There has been a rise in the number of people killed on roads in Great Britain, according to new Government statistics.
Figures out today from the Department for Transport show that 1,792 people were killed in collisions last year, up four per cent since 2015 and the highest annual total since 2011.
A total of 24,101 people were seriously injured last year - a rise of nine per cent (from 22,144 in 2015), which is being attributed by the Government at least in part due to changes in the way many police forces now report collision data .
The figures also reveal there has been no reduction in deaths of people on foot,bicycles and motorbikes since 2012.
Commenting on today's report, Jason Wakeford, Director of Campaigns for Brake, the road safety charity, said: "Today's figures graphically illustrate the daily carnage taking place on roads across Britain. On average, five people continue to lose their lives each and every day - a deeply worrying figure which has not improved for some six years.
"Progress on road safety has stalled, pressing the need for a road collision investigation branch, similar to those already in existence for air, rail and sea, so that lessons can be learned to prevent future crashes. Only through in-depth investigation, at a national level, can solutions be found to stem the needless deaths on the roads every day.
"New drivers continue to be involved in a disproportionally large number of collisions. Brake is calling for the introduction of a graduated licensing system, including a minimum learning period and restrictions for newly-qualified drivers, to help new motorists build up their skills and experience more safely and over a longer period of time. This approach has dramatically reduced young road casualties in countries including Australia, New Zealand and across many states in the USA.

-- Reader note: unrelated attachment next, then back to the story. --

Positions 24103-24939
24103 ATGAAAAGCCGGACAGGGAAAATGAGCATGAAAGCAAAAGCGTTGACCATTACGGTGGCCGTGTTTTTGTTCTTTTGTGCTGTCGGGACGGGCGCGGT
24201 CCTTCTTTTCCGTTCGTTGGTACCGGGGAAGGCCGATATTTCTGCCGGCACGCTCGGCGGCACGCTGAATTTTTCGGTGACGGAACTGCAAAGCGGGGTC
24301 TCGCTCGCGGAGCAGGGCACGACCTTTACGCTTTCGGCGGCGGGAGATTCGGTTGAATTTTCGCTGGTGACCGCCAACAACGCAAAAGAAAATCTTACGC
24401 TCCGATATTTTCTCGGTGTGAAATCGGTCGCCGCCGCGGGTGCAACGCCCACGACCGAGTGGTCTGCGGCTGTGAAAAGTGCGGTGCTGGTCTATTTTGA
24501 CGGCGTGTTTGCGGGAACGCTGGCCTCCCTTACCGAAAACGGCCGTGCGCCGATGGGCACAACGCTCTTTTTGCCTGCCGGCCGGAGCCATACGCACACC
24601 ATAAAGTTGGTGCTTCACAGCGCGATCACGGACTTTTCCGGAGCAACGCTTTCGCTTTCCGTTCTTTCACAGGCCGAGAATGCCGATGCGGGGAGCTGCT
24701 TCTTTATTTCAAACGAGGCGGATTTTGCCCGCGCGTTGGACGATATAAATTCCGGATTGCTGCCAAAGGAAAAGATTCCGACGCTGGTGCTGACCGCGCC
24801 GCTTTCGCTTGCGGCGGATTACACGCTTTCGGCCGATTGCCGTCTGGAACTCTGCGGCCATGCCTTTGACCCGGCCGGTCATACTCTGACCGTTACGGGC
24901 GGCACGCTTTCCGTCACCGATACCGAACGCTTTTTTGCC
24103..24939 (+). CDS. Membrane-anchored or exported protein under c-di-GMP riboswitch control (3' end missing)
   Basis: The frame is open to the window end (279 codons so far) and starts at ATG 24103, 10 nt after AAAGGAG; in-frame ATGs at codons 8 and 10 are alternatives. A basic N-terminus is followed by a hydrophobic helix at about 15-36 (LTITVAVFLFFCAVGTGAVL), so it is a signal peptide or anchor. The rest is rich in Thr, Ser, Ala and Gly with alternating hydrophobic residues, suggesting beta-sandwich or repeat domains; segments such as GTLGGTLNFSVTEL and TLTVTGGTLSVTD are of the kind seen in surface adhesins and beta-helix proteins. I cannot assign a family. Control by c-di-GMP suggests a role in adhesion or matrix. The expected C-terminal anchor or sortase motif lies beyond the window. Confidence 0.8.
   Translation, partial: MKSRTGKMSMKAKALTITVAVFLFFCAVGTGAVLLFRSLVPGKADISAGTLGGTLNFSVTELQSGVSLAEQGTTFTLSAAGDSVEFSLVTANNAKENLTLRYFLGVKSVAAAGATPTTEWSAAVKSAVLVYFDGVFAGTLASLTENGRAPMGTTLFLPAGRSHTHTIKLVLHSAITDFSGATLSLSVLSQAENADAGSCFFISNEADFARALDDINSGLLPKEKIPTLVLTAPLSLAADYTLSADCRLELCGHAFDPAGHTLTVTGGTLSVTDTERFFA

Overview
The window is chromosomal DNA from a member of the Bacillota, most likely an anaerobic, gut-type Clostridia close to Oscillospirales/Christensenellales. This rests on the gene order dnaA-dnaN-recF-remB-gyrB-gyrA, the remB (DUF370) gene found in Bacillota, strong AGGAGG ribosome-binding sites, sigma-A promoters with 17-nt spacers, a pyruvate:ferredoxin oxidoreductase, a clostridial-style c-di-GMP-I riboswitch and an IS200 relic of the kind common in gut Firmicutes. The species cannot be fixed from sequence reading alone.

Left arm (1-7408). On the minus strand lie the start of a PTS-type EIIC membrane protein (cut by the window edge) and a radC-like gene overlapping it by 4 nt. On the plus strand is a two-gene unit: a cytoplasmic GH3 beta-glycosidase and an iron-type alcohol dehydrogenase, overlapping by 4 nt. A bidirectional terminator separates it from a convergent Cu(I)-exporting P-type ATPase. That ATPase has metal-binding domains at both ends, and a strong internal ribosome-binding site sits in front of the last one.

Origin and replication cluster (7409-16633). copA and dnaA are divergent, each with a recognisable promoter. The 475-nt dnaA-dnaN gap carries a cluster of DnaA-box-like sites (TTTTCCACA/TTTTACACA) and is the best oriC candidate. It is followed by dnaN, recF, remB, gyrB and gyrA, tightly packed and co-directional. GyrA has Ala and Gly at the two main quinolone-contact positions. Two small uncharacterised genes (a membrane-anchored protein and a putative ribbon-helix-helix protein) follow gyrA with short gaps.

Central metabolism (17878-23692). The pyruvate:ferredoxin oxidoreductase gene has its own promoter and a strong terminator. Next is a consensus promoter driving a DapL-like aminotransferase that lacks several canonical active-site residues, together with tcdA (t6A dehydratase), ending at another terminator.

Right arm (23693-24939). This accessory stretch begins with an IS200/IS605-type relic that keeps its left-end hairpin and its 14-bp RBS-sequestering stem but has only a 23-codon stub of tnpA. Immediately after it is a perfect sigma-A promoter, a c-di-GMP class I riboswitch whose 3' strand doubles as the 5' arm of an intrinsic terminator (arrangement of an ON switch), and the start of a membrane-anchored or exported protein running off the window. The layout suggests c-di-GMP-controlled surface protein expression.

"We are also calling for a review of speed limits on rural roads - where most deaths occur - and for 'Voluntary Intelligent Speed Adaptation', which helps drivers keep within the limit, to be fitted as standard to new cars as part of proposals being considered by the European Commission."
Notes to editors:
Brake is a national road safety charity, founded in 1995, that exists to stop the needless deaths and serious injuries that happen on roads every day, make streets and communities safer for everyone, and care for families bereaved and injured in road crashes. Brake promotes road safety awareness, safe and sustainable road use, and effective road safety policies. We do this through national campaigns, community education, services for road safety professionals and employers, and by coordinating the UK's flagship road safety event every November, Road Safety Week. Brake is a national, government-funded provider of support to families and individuals devastated by road death and serious injury, including through a helpline and support packs.